I’ve been starting work on a problem related to active learning, and I wanted to get caught up on the literature. Luckily for me, Sanjoy Dasgupta has a nice survey (non-paywall version here) from 2011 on the subject. It’s a nice read, although I didn’t know “aggressive” and “mellow” were terms of art in active learning.
In active learning you have to query unlabeled points and ask for their labels — the goal is usually to learn something like a classifier, so you want to query a small number of points by being judicious about which ones to ask for. A mellow algorithm queries any informative point, where as an aggressive algorithm queries the “most informative point.” The former are often easier to analyze, because the latter end up sampling a “nonrepresentative” set of labeled points — if the points come i.i.d. from some distribution, the set of points you would label in an aggressive strategy will not look like they came from that distribution. Future work may look at semi-aggressive strategies. Perhaps we could call this line of research “harshing the mellow” by developing “harsh functions” which score points according to informativeness…
Having seen a talk recently by John Ioannidis on how medical research is (often) bunk, this finer corrective by Larry Wasserman was nice to read.
Computer science conferences are often not organized by the ACM, but instead there are different foundations for machine learning and vision and so on that basically exist to organize the annual conference(s). At least, that is what I understand. There are a few which are run by the ACM, and there’s often debate about whether or not the ACM affiliation is worth it, given the overheads and so on. Boaz Barak had a post a little over a week ago making the case for sticking with the ACM. Given the hegemonic control of the IEEE on all things EE (more or less), this debate is new to me. As far as I can tell, ISIT exists to cover some of the cost of publishing the IT Transactions, and so it sort of has to be run by IEEE.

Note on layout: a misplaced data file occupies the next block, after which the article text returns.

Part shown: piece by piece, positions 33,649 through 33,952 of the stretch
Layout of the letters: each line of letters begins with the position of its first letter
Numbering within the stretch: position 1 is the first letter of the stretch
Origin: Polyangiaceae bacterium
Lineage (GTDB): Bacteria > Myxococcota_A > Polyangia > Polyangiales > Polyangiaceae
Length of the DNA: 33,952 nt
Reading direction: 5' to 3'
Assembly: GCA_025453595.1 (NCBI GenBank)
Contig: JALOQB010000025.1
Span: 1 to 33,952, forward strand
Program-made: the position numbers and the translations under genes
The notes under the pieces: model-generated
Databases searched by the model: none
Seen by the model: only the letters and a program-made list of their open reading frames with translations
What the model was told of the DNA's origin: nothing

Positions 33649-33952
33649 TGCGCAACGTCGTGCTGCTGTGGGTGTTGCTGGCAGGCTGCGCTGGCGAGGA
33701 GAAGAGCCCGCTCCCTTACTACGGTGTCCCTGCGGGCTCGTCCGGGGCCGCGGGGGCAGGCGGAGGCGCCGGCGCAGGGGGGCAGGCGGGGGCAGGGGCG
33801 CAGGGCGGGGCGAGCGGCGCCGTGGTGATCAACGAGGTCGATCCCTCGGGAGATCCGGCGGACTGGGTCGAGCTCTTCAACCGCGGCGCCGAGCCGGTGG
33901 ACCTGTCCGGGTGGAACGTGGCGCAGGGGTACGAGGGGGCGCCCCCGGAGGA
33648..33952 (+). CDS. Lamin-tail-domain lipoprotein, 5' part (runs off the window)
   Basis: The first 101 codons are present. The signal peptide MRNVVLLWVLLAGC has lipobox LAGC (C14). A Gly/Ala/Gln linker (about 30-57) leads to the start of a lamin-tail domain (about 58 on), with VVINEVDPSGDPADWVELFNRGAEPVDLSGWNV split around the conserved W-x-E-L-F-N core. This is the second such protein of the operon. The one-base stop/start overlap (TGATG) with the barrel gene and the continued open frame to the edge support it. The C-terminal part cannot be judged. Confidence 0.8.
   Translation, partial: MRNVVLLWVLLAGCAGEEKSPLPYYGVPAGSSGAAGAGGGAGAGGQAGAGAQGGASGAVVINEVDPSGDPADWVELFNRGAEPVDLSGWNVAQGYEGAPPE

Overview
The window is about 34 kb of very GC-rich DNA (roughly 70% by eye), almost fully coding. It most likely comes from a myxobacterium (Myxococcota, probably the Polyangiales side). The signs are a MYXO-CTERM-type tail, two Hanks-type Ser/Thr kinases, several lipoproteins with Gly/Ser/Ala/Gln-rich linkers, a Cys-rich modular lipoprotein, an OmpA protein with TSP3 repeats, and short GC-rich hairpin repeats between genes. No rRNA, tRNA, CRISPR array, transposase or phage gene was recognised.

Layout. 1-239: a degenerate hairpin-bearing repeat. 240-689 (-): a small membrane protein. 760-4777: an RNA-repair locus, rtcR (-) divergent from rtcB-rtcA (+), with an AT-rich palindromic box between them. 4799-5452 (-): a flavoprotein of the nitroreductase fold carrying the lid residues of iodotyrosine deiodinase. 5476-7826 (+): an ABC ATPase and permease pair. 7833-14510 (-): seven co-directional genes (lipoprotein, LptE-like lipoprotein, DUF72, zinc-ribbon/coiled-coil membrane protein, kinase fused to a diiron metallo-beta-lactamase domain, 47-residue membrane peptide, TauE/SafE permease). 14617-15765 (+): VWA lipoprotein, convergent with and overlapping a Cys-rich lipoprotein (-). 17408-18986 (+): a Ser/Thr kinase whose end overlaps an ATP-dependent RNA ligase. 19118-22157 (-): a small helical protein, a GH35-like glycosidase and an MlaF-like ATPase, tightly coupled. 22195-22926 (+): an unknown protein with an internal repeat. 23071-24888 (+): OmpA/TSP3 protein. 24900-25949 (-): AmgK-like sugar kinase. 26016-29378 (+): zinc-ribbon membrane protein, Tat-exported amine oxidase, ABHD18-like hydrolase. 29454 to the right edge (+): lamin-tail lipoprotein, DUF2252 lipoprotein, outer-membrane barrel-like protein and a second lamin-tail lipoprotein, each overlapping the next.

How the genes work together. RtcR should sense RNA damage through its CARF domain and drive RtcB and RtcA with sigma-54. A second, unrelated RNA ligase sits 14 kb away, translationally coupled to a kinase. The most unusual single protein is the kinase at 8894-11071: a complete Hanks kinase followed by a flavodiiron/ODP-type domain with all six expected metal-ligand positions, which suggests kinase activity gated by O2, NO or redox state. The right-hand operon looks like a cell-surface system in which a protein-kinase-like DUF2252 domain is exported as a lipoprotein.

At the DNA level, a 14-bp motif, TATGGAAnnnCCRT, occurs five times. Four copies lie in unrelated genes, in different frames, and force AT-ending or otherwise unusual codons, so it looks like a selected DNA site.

As mentioned before, Tara Javidi has a nice post up on what it means for one random variable to be stochastically less variable than another.
Paul Miniero has a bigger picture view of NIPS — I saw there were lots of papers on “deep learning” but it’s not really my area so I missed many of those posters.
David Eppstein’s top 10 cs.DS papers from 2012.
Via Tara Javidi I heard about a new blog on information theory: the Information Theory b-log, which has been going for a few months now but I guess in more “stealth mode.” It’s mostly posts by Sergio Verdú, with some initial posting by Thomas Courtade, but the most recent post is by Tara on how to compare random variables from a decision point of view. However, as Max noted:
All researchers working on information theory are invited to participate by posting items to the blog. Both original material and pointers to the web are welcome.